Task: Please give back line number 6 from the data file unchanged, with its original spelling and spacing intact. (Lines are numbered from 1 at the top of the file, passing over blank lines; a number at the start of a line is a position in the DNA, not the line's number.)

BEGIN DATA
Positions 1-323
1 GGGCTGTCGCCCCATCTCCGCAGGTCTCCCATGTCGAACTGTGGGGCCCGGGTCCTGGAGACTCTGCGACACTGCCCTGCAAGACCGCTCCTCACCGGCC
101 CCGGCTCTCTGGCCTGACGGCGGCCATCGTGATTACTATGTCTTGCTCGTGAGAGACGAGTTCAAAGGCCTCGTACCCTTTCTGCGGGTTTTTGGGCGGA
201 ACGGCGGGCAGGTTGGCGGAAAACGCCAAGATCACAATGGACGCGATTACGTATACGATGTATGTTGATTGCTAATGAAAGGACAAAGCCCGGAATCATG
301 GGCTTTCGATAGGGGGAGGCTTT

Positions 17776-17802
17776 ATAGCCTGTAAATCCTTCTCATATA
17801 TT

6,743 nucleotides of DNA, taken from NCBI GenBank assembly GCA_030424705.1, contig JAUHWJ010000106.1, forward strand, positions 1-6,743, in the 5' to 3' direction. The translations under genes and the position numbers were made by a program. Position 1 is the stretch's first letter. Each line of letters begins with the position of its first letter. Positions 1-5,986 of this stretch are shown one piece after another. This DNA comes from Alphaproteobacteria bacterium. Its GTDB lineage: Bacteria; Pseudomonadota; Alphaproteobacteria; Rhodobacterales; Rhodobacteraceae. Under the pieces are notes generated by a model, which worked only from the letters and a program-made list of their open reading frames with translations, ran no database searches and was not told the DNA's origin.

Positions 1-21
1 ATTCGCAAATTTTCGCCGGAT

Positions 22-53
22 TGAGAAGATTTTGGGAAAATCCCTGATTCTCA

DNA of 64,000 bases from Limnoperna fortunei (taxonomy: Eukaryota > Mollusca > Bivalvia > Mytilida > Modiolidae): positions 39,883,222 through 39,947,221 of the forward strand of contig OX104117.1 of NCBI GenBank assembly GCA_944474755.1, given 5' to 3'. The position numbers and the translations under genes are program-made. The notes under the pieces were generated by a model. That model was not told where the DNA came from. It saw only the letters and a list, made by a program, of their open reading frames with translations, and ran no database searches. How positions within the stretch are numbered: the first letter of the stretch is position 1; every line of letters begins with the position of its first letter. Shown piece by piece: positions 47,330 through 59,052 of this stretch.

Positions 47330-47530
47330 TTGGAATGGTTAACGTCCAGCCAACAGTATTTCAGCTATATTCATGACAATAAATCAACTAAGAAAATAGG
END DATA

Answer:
Positions 17776-17802